The Rochelle Park Town Council resolved to pause any further approvals of new flag raisings in the township during its recent meeting. The determination comes after months of council debates surrounding the LGBTQ pride flag.
The resolution dictates that beginning September 16, no new flag raisings would be permitted barring those previously sanctioned by the committee and those scheduled for imminent dates. While it was underlined that existing approvals would continue to hold ground, the directive aimed at instituting a period for analysis of a draft ordinance governing flag displays.
In a previous month’s meeting, a debate erupted over a proposed ordinance to limit the flags that could fly on township property. Committeeman Perrin Mosca was notably embroiled in the controversy, having been accused of instigating disturbances and making derogatory comments about the LGBTQ community – allegations he refuted.
During public comments, residents brought forward the need for a regulatory framework that prevents the rejection of flag requests. One resident, Mr. Warren, referenced a letter he received from the ACLU, dated February 6th, 2023, which discussed the trend of towns banning flags, especially the rainbow flag. He cited a precedent from Boston in 2022, which emphasized the importance of having clear guidelines and policies in place. “A city choosing to fly a rainbow flag does not mean that the city must then fly any and all flags requested,” he quoted from the document. Warren urged the council to consult with their attorney and consider other municipalities’ stances on this issue.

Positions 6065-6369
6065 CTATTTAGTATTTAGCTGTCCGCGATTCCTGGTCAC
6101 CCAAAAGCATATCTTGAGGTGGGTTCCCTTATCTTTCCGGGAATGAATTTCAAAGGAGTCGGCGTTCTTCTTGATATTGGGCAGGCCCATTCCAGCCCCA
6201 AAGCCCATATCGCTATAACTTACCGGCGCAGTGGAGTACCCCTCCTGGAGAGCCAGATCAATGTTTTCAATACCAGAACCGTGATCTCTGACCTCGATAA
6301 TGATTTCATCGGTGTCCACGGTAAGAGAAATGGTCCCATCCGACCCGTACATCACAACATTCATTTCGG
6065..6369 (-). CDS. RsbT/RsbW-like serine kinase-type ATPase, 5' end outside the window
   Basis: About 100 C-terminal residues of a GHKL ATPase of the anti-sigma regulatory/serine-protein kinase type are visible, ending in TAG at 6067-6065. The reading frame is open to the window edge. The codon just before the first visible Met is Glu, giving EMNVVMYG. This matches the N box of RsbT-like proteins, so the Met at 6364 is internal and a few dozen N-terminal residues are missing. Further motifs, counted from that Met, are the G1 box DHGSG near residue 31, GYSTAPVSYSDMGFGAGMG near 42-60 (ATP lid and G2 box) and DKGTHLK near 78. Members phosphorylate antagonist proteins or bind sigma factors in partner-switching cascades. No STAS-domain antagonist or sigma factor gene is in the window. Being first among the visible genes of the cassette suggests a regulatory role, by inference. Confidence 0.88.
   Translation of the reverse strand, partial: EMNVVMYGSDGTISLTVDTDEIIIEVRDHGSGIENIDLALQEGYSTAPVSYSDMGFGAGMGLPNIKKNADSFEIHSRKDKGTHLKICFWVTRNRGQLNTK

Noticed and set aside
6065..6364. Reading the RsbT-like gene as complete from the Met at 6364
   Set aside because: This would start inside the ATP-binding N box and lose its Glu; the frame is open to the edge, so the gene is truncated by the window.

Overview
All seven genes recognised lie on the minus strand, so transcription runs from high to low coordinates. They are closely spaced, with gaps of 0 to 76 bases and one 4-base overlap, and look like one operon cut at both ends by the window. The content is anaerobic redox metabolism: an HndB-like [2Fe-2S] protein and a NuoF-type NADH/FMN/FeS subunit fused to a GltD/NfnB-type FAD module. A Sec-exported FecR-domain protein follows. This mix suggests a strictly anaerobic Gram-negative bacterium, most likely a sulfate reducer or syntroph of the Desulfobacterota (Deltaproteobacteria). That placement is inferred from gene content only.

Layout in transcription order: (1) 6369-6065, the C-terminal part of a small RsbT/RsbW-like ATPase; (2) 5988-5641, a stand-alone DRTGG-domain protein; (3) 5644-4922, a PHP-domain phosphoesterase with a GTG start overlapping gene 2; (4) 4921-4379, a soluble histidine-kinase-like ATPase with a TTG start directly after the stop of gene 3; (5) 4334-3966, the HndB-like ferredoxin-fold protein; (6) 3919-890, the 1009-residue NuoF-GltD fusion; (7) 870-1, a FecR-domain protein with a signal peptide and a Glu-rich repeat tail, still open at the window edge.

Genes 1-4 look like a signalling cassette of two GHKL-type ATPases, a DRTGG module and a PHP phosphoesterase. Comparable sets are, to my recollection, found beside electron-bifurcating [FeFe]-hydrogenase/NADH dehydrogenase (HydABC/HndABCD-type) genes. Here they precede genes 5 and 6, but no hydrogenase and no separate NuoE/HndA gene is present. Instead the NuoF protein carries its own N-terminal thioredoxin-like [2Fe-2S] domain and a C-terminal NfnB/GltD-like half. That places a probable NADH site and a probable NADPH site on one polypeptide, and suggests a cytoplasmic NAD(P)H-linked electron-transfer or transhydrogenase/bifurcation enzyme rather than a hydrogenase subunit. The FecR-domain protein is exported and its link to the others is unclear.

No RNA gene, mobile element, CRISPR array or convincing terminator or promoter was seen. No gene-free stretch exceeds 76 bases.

Meanwhile, George Martinez, a community member, critiqued the committee’s indecision during prior meetings and urged officials to take clear stances on contentious issues, such as the flag ordinance. Diverse perspectives emerged with some individuals urging the council to step away from a position of political expedience to one of representation and democratic action.
Despite the inherent complexities and divergent opinions, the council agreed to the pause, emphasizing that the hiatus in approving new flags would prevail only until a more extensive review of the existing ordinance was carried out.
In other developments, the council announced a collaborative endeavor with a cannabis council and business focusing on community outreach and educational ventures. This engagement promises a substantial revenue influx to the township starting with a $30,000 initial fee followed by annual payments of $70,000 for three years commencing January 15, 2024.
Urgent deliberations regarding the Howard Avenue project also surfaced with an announcement of a request for an additional $600,000 fund allocation to meet expanded work scope as per grant prerequisites.